NEW YORK – A jailed former Mafia boss who once ordered a payback killing in the infamous "Donnie Brasco" case made gangland history Tuesday by becoming the highest-ranking member of the city's five Italian organized crime families to break their sacred vow of silence and testify against one of their own.
Joseph Massino took the witness stand at the Brooklyn trial of Vincent "Vinny Gorgeous" Basciano, who served as one of his captains in the Bonanno crime family. Prosecutors say that Massino secretly recorded Basciano admitting he ordered a hit on an associate who ran afoul of the secretive Bonannos.
"You will hear the defendant did not tolerate being disrespected or disobeyed and that the penalty for both was death," Assistant U.S. Attorney Nicole Argentieri said in opening statements.
Moments after being sworn in, Massino pointed across the courtroom and identified Basciano — "the guy sitting in the gray suit" — as the crime family's former acting boss. The defendant stared back at the government's star witness, steadily chewing on a piece of gum.
In clipped tones, Massino gave the anonymous jury a colorful tutorial on the Mafia.
By cooperating, he explained, he was violating a sacred oath he took during a 1977 induction ceremony to protect the secret society. It was understood, he said, that "once a bullet leaves that gun, you never talk about it."
He testified that when he took control of the family he gave strict orders to never utter his name — a precaution against FBI surveillance. Instead, his soldiers touched their ears to refer to him, earning him the nickname "The Ear."
Asked about his duties as boss, he replied, "Murder. ... Making captains. Breaking captains" — lingo for promoting and demoting capos. He said he also had to assess talent.
"It takes all kinds of meat to make a good sauce," said Massino, the one-time proprietor of a Queens restaurant called CasaBlanca. "Some people, they kill. Some people, they earn, they can't kill."
Massino, 68, broke ranks and began talking with investigators after his 2004 conviction for orchestrating a quarter-century's worth of murder, racketeering and other crimes as he rose through the ranks of the Bonannos. The bloodshed included the shotgun slayings of three rival captains and the execution of a mobster who vouched for FBI undercover Brasco in the 1980s. Brasco's story became a movie starring Johnny Depp and Al Pacino.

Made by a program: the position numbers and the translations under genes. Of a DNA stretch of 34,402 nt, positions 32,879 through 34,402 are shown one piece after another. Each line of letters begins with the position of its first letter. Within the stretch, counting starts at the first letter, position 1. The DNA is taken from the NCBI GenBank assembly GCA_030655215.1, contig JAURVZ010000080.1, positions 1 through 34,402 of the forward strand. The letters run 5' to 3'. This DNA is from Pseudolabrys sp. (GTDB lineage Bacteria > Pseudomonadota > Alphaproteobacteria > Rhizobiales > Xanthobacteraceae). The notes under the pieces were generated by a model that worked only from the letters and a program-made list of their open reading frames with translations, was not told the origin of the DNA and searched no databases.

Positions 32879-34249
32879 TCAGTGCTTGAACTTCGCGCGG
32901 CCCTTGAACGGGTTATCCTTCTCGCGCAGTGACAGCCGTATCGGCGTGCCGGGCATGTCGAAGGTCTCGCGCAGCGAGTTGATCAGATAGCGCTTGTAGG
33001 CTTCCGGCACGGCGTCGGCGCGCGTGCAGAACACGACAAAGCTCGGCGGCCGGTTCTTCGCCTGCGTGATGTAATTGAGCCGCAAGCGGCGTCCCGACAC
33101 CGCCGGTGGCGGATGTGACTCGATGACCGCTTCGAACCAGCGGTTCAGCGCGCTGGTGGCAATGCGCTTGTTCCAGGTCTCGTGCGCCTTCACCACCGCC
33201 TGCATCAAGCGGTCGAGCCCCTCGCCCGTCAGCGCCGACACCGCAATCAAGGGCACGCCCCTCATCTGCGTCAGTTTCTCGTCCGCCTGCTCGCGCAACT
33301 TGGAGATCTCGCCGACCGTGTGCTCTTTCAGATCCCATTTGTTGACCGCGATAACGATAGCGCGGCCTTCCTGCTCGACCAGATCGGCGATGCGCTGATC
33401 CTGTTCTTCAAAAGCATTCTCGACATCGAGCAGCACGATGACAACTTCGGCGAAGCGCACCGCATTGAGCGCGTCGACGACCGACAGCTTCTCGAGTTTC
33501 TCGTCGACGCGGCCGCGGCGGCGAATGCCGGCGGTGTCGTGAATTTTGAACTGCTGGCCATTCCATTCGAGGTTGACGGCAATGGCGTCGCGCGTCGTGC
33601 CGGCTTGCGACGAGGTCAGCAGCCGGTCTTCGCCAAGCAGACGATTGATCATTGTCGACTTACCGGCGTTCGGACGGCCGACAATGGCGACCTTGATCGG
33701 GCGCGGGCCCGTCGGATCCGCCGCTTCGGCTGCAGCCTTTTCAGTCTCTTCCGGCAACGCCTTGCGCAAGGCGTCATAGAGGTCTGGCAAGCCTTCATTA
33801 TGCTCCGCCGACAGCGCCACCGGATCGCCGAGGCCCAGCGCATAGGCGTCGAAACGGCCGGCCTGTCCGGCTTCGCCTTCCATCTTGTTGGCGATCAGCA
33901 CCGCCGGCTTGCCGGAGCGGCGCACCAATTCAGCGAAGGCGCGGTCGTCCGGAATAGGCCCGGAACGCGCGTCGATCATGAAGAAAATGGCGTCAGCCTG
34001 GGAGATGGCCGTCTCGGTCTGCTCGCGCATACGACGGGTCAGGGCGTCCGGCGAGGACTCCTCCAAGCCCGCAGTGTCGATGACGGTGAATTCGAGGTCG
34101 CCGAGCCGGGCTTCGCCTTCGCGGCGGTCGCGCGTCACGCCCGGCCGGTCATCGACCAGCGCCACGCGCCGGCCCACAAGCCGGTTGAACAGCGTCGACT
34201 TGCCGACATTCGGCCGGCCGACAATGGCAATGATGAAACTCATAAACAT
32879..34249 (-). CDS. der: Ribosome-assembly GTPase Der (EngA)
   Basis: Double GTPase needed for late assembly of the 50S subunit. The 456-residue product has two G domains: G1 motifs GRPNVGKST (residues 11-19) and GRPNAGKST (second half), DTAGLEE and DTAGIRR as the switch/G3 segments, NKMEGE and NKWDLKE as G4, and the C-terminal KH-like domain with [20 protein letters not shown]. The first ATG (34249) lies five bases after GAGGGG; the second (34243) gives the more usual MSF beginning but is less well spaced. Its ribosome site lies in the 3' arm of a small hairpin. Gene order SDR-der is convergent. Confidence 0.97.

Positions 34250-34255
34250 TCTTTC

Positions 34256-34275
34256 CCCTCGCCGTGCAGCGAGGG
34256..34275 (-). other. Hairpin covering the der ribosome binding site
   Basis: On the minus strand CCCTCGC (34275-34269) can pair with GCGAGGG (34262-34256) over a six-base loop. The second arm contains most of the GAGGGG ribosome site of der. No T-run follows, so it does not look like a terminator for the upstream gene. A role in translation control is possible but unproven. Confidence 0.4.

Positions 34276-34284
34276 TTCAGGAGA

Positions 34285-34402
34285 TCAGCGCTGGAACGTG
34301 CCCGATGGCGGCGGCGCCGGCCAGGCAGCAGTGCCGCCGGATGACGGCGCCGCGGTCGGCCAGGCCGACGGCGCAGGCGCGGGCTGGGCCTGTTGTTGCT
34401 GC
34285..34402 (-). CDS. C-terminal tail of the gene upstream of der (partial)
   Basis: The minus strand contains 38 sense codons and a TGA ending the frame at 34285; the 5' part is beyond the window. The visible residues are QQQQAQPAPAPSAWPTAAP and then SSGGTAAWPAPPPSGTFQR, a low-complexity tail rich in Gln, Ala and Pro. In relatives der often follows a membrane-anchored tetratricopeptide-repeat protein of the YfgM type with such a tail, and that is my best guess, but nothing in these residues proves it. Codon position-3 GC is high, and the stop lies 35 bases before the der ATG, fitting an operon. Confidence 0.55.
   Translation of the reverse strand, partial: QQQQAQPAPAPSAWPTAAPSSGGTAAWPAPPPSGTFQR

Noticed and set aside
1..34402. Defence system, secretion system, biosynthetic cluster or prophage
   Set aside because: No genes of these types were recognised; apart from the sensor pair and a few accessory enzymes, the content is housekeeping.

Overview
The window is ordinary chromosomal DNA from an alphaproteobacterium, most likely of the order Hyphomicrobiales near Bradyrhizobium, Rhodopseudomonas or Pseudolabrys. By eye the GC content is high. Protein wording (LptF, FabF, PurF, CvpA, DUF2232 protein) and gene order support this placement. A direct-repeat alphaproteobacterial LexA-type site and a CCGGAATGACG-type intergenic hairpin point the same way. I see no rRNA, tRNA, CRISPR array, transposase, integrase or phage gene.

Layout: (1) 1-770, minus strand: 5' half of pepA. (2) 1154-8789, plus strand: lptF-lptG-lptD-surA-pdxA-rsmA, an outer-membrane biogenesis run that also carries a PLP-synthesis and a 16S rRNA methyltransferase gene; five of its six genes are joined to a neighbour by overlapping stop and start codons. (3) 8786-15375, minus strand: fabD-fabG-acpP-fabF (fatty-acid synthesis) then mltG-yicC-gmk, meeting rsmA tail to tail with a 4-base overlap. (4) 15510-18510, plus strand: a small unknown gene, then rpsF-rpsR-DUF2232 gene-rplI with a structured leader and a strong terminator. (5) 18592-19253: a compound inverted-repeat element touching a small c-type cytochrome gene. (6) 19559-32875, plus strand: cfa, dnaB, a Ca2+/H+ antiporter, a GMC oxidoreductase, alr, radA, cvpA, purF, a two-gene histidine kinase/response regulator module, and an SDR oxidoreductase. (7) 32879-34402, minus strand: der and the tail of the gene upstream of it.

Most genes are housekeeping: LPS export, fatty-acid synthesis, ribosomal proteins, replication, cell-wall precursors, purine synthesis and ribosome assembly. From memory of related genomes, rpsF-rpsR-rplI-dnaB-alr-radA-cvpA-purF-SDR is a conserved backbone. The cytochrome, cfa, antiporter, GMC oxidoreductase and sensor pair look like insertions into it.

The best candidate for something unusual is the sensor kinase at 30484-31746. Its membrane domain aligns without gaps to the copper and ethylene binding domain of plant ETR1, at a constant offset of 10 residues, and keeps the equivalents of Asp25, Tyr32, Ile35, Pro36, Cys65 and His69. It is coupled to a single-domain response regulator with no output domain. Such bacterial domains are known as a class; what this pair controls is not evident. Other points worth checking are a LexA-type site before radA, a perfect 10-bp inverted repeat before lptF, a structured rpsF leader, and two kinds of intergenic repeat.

While imprisoned together in 2005, the former Bonanno boss agreed to wear a wire and betray Basciano.
The understudy "told me that he killed him," Massino said in recounting a conversation about the 2004 slaying charged in the current case. "He said (the victim) was a scumbag, a rat, a troublemaker, a bad kid."
In his opening statement, defense attorney George Goltzer told jurors that Basciano took credit for the coldblooded murder to protect the real killer — a friend in the Bonannos who acted without proper permission — "from the wrath of Joseph Massino." The lawyer described Massino and other turncoats slated to testify for the government as deceitful opportunists.
"The United States government needs to make deals with the devil. ... You don't have to accept what they say," Goltzer said.
Prosecutors say Basciano, the one-time owner of the Hello Gorgeous beauty salon, rose to his leadership role after a series of Bonanno defections and successful prosecutions in the 2000s decimated its leadership.
The 50-year-old defendant, known for his explosive temper, could face the death penalty if convicted of racketeering, murder and other charges. He already is serving a life term for a conviction in a separate case in 2007.
Massino is serving two consecutive life terms for eight murders. He testified his cooperation spared his wife from prosecution, allowed her to keep their home and gave him a shot at a reduced sentence.
He said he hoped "one day maybe I'll see a little light at the end of the tunnel."
And what about Donnie Brasco?
Massino said he had never met the real-life undercover. Asked whether the movie was accurate, he started to move his hand in a dismissive way before the judge cut him off.
"Jurors, disregard this," the judge instructed while making the same motion.